I have survived my first real celebration of Halloween. I never knew this would be the most complicated holiday. You’ve got your political ‘Christ in Happy Holidays’ Christmas celebrations, a Thanksgiving rid of political correctness, probably because there’s too much to correct to stay thankful, Columbus Day, also known as ‘a Monday’, Independence Day (still on the bucket list, but seems pretty straight forward to me: America on steroids), and then those days like Easter that do come with decorations, but are celebrated on a Sunday and do not really count. Out of all these, Halloween is the most complicated by far. I will present the next three arguments and the accompanying questions: decorations, costumes, candy.
The gas station around the corner had an inflatable Dracula-in-coffin that kept creeping out. Cute. One of the places we went garage saling the other week had a fake cemetery in the yard, including hands breaking open the graves. Also, they had a four year old daughter. I’m no four year old girl, but I know those things would freak me out every time I’d look out the window after dawn. What kind of feelings are those people harboring throughout the year? I can imagine people that would love to have Christmas decorations all year long, but who is eagerly waiting for the day he can finally get everything out of the attic, where all the zombie hands, white skulls, and plastic graves are stored for the rest of the year? What if someone forgets they’re up in the attic, looks for his camping gear and grabs a zombie hand? What if I go look for someone else’s camping gear, grab that zombie hand and fall down the stairs? Maybe I’m crazy, but I can see real problems here.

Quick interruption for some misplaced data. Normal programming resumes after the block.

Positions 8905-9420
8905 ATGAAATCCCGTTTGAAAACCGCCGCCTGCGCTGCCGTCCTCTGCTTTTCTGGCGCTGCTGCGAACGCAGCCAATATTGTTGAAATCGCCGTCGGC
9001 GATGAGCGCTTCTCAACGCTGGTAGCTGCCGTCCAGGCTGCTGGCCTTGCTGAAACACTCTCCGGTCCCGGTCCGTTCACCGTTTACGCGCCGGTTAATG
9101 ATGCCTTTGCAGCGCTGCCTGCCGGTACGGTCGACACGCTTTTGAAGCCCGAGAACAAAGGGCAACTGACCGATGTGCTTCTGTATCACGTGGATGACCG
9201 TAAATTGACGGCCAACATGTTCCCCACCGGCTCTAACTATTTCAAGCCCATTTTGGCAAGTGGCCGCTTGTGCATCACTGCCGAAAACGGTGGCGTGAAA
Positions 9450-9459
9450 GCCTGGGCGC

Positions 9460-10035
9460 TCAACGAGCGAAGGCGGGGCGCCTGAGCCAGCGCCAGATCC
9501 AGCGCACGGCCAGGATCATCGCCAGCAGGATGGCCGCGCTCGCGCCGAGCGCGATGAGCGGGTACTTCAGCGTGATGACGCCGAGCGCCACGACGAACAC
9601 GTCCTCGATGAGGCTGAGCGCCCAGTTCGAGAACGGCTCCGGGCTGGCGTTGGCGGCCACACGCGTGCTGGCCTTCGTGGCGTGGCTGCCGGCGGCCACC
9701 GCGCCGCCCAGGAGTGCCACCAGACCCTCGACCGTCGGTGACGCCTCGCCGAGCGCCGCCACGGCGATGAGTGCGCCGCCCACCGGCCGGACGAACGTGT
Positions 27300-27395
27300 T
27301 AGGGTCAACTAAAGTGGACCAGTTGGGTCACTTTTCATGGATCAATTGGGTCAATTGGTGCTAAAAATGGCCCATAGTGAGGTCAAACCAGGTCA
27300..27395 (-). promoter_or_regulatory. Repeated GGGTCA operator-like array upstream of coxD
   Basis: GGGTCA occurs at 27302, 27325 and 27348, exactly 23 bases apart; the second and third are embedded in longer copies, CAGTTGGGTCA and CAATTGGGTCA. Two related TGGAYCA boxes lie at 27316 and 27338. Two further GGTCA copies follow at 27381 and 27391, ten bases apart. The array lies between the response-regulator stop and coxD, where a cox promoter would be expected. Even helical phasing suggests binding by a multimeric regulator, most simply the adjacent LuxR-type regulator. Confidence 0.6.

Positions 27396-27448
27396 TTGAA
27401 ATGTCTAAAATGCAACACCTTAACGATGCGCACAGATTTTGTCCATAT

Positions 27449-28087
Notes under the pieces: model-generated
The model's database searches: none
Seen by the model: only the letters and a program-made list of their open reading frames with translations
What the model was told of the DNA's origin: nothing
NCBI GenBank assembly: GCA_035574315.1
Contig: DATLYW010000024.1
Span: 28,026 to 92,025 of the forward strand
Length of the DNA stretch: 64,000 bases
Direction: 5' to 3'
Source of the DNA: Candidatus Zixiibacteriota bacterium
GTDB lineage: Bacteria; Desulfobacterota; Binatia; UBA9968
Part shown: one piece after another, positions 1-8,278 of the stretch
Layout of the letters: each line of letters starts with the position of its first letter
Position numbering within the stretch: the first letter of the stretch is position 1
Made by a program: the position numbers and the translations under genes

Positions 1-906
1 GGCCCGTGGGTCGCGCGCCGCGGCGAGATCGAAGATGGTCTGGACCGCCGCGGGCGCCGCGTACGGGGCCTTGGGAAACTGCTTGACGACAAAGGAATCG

Picking a costume replaced picking a birthday gift in complexity for all the same reasons. A gift isn’t just a gift, it’s a reflection of the relationship you have, the thought you put into it, and showing lots of creativity. A Halloween costume should be all that: a showcase of creativity, wit, and, if you’re recently married, the shared ability to dress up in hideous clothes. I shot only blanks this year, and so I was standing at the Walmart Halloween costume aisle, nervously going through my options. Why is a boring black dress suddenly a Halloween dress just by calling it a ‘witch dress’? How does nobody get offended by very non-political costumes in a country where the diary of Anne Frank gets banned in schools for pornographic images? On the subject of political correctness, will my idea for a ghost costume be interpreted the wrong way? What size dress did Mrs Missouri wear again? Tough questions, that in the end made me go for a mustache, and look online what men have mustaches (I decided Ron Swanson over Mark Twain). When applying the ‘stache, I looked like a famous German politician strongly linked to Anne Frank, so I cut it up and dressed like a weird guy with really thick eyebrows.
Then there’s the candy. Again, picture me hopelessly wondering through the candy aisle. How many kids actually lived in our neighborhood? How much do you give each kid? Can you give out one fun-sized chocolate bars if kids are used to gallons of soda for just over $1? Would we be home in time for trick or treating, or would we miss some of the kids? If we have leftovers, what would I be willing to eat up until Thanksgiving? It’s enough to drive you crazy. I bought Reese’s (not my favorite) and Snickers (my favorite). We ended up with a salad bowl full of candy and a whopping four kids on our door, leaving us with the notion to get much less candy next year, and the need for an exit strategy for a lot of chocolate.
Trick or Treat?